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What are the risks of adopting an older dog?

  1. Shelly McRae profile image82
    Shelly McRaeposted 5 years ago

    What are the risks of adopting an older dog?

    If you don't know the dog's history, are you taking a chance he may be overly aggressive?

  2. peeples profile image94
    peeplesposted 5 years ago

    Most places that have older dogs for adoption test them to determine if they have agressive behaviors. Mild behavior issues can be solved with good training no matter the age usually. The only downsides I have ever found is you may have to take an older dog to the vet more often and sadly you have to prepare for its death sooner.

  3. dogadoptionhq profile image37
    dogadoptionhqposted 5 years ago

    Typically, the shelter or rescue you are adopting from will do some testing with each dog when they are brought in.  Be sure to ask the shelter what sort of testing (if any) they have done and how the dog did.  Our local shelter scores animals as red, yellow or green based on their temperament, how they interact with other dogs and whether or not they gaurd their food, etc.  Most often, red dogs are not allowed to be adopted as they have too high of a risk of being returned.  The shelter tries to work with them, but if space does not allow, these dogs are sometimes put to sleep to make room for dogs that have a higher chance of being adopted (green or sometimes yellow dogs). 

    If the shelter doesn't do much testing, I would recommend meeting the dog a couple times to see if you can get a feel for them.  Try different things like playing ball and walking.  Some shelters will let you take the dog home for a night (some don't allow this of course).  You can usually get a pretty good idea of how aggressive a dog is by just walking and playing a time or two.  Overall, I would say the risk of being surprised when you get home isn't too high.And the risk certainly doesn't outweigh the reward of adopting a shelter dog in need!  Good luck and let us know how your search turns out!

  4. profile image0
    DoItForHerposted 5 years ago

    The risks primarily lie with you. After receiving the preliminary evaluations by the caretaker of the dog, have a professional evaluate it. Then have the dog examined by a vet (you will be able to do little with a dog that has a traumatic brain injury). With that information you can evaluate your skills and limitations to see if the dog is a good fit.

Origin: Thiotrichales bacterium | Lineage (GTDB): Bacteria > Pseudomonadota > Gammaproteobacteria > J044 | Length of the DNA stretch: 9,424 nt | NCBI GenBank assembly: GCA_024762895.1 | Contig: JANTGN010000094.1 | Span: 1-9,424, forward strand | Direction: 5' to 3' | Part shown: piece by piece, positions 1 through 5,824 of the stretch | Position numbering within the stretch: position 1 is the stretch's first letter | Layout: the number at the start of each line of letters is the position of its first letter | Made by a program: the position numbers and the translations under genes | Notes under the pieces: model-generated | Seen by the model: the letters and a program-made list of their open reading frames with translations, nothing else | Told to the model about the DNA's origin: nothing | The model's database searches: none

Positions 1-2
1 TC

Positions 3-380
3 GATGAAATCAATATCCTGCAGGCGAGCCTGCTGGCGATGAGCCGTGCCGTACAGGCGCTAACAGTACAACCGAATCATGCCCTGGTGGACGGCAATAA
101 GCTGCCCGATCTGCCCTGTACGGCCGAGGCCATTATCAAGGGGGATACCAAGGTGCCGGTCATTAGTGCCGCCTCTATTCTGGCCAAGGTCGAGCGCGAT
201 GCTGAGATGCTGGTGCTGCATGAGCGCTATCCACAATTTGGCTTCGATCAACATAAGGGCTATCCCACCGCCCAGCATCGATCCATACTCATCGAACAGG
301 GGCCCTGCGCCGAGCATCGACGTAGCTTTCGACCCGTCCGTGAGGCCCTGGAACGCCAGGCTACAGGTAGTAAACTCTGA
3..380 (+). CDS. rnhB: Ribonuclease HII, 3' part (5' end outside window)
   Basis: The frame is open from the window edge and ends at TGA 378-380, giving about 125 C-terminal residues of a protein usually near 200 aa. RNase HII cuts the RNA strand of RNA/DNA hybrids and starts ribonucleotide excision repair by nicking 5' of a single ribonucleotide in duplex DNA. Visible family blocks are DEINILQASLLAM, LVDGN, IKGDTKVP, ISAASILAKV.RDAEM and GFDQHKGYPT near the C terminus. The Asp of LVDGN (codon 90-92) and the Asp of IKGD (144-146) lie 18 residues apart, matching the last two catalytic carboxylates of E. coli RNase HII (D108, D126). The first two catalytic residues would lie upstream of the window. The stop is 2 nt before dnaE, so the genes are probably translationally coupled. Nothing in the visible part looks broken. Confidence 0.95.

Even an extremely aggressive dog can be trained to be appropriate in its aggression. While you cannot control the dog 100% you have 80% to 90% influence and even more. Don't let the excuses and myths get to you. You mostly get out of your dog what you put into it-

    IF you are WILLING to take the TIME and ENERGY to train it.

    Some breeds are strong and large and they know it. It doesn't matter as much how dangerous you may think a particular breed is (e.i. Pit Bull, German Shepherd, Doberman, etc.), what matters more is the individual. If it is big, it is more likely to cause damage from aggression.

    Females statistically bite more than males.

    Is the dog altered? (Spayed or neutered?)

    Some things you can know, others you can't. It is good to know what the past is, but what is faaaaar more important is the now. Too many people get hung up on the past and expect the dog to act as if it was abused, which encourages negative behavior. If you expect the dog to have proper behaviors despite its history, you will have amazing results!

    If you aren't willing to invest the time and energy to do what it takes to properly train a dog with an unknown history, you are taking a big risk.

  5. Dubuquedogtrainer profile image60
    Dubuquedogtrainerposted 5 years ago

    No. No "overly aggressive" dog would be placed up for adoption. You actually have a higher risk of adopting a dog with aggression if you adopt a puppy than an older dog. You will not be able to tell what the puppy's adult personality is until the dog reaches maturity.

    I adopted a 3 mos. old puppy from the humane society that was normal until the age of 2 - when she reached 2 years of age, genetics and lack of early socialization and the effects of early trauma and perhaps poor maternal nutrition and health kicked in and she developed fear and anxiety issues.

    I still have the dog, bu the way and she has been doing pet therapy work for 3 years, but it has been a long haul to help her overcome her anxiety and fear issues.

    Most of the dogs in the humane society are there because their owners failed to train them and when the dog reached adolescence the dog became too much to handle.

    When you adopt an older dog, you can feel good about saving a life and you will can also be more sure of what you are getting than if you adopt a puppy.

    It is highly unlikely the dog will have any aggression issues because all dogs are evaluated on intake and if they show any sign of illness or aggression they are usually euthanized due to limited space in shelters.

    When you adopt an older dog you also avoid the trouble of housebreaking and other bothersome puppy issues such as teething and chewing.

    You can feel good about giving a home to an older dog - and no worries about aggression. Really.

  6. Sharioni profile image59
    Sharioniposted 5 years ago

    I only take in elderly animals because they are the ones that no-one else wants.
    In my experience the benefits far outweight the only downside - and that is that they only have a few years of life left rather than a whole lifetime as a kitten or a puppy does.
    On the upside, they are past the scratching,ripping things to shreds stage and are quite content ambling around and enjoying the home comforts they may not have had before.
    I have had the privilege of welcoming some wonderful elderly animals into my home and without exception, they have been loving and gentle companions